sank back and making a slight effort to raise here on the pillow. self up in bed—“Spencer,” she mur. It was over-over with all its toils, mured, “ Ulick, is it morning? Oh, I and feverish joys, and fitful sorrowshave slept so sweetly; and such de- life's anxious' dream--and she slept lightful dreams have visited my pillow; well! my father has been standing by my During those moments of overmasterside, and our dear mother, with that ing excitement, all of the brothers were sweet smile upon her lips, that we aware that several persons had come can never any of us cease to recollect, into the apartment, but not one of them but oh! so radiant and immortal. And had turned to take note who. It was then I dreamed that Gerald had come the courier, with the physician and the back to us, our own lost Gerald, nurses; and with them came by acci“ And if it were so, Marcia,” replied dent the kind confessor, who was the the younger Desmond. “ If what were only friend the Desmonds had found in so ?" said the girl, evidently much ex- their sorrow. Having foreseen, on the cited, not seeing her long lost brother previous evening, the

near approach of whose form was shadowed by the ihe destroyer, he had come in with the curtain, “what can you mean? If first dawn of day to soothe his lovely Gerald had returned ? He has! he patient by his pure ministering; and has ! I see it in your faces; he was his was the deep sad sonorous voice, not killed, he has come back to us! which exclaimed in tones of almost oh God, all merciful and gracious unearthly harmony, as he stretched God! all glory be to thee, that thou forth his arms over the mournful group, hast listened to the sinner's prayer.” “ The Lord gave, the Lord hath taken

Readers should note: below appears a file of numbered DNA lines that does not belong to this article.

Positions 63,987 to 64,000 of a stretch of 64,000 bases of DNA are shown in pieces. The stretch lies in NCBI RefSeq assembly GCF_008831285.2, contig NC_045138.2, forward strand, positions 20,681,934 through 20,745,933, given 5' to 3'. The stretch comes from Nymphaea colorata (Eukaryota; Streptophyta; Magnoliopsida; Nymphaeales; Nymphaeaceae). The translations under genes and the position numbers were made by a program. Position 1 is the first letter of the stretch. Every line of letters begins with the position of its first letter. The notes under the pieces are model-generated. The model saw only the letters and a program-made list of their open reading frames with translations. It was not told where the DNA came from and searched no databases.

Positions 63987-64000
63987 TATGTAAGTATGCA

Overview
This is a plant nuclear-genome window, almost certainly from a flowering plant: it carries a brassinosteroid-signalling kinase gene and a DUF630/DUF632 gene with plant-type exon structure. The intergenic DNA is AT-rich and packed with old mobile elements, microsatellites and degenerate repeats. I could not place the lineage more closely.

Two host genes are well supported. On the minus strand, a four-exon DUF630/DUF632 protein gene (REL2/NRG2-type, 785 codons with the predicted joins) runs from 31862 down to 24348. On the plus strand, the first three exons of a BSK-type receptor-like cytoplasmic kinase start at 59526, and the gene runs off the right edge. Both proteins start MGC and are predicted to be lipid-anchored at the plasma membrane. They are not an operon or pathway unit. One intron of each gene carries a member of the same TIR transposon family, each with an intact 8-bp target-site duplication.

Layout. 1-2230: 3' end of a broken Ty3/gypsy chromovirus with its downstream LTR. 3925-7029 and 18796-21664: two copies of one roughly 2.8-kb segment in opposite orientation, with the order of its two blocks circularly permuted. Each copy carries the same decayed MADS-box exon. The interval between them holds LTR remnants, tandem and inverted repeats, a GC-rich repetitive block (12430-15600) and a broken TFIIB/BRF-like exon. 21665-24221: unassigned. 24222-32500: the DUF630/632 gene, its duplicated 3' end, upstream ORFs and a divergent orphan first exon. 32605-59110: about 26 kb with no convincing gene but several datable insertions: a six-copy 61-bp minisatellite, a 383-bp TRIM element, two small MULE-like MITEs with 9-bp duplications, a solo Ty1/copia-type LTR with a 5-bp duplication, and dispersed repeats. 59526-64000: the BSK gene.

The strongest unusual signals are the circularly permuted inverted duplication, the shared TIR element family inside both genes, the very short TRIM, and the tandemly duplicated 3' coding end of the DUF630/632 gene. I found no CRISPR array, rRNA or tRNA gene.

“He has, indeed, returned, sweet away; Blessed be the name of the Marcia,” exclaimed Gerald, rising up Lord ! Orate, fratres !"and at the words from his knees, “my own dear, dearest all sank upon their knees unquestionsister;" and, as he stooped down to em ing, and communed with their God in brace her, with an exertion of strength silent sorrow. such as she had not been capable of There was an open space--a small before for many days, she sprang into green meadow without the walls of bis arms, and clasped her hands con. the Eternal City, yet still within the vulsively about his neck, and covered shadow of their old renown; a small his lips with close burning kisses. green meadow, covered with the softest

“Oh, God be praised !" she cried;“Oh, and the richest turf that ever clad the God be praised ! ihat I have seen, have bosom of Italian earth; washed on one kissed you again, Gerald, dear Gerald, side by the immortal waves of Tiber, my own darling brother! Now shall I and watered by a nameless rill that go hence happy—now shall I die all found its way down from some one of happily and willing; for this, for this the seven hills to join the deathless alone did my soul iarry! Let me look river. On one side of this verdant on thee, Gerald--bring the light nearer, space there stood a small white pyra

Spencer-nearer—yet nearer--brother mid, erected over the last home of . -Oh, it is dim, so dim!”—and she Caius Ceştius. It was a spot little

drew her head back a little way, and known in those days, though it has held that beloved face at arm's length now obtained a sad celebrity, having for a minute, gazing upon his features, been consecrated of late years as the as if she would devour them with her Protestant burying-ground of Rome, eyes before they faded from her sight where many a weary. head has laid for ever. Then drawing him once down to its last sleep, far from friends, more toward her, “Oh!” she ex- home, and kindred; but there was claimed, “Oh I am too, too happy! so something so calm and beautiful in its sweet sa calmly tranquil! Kiss me sequestered site, that it had ever been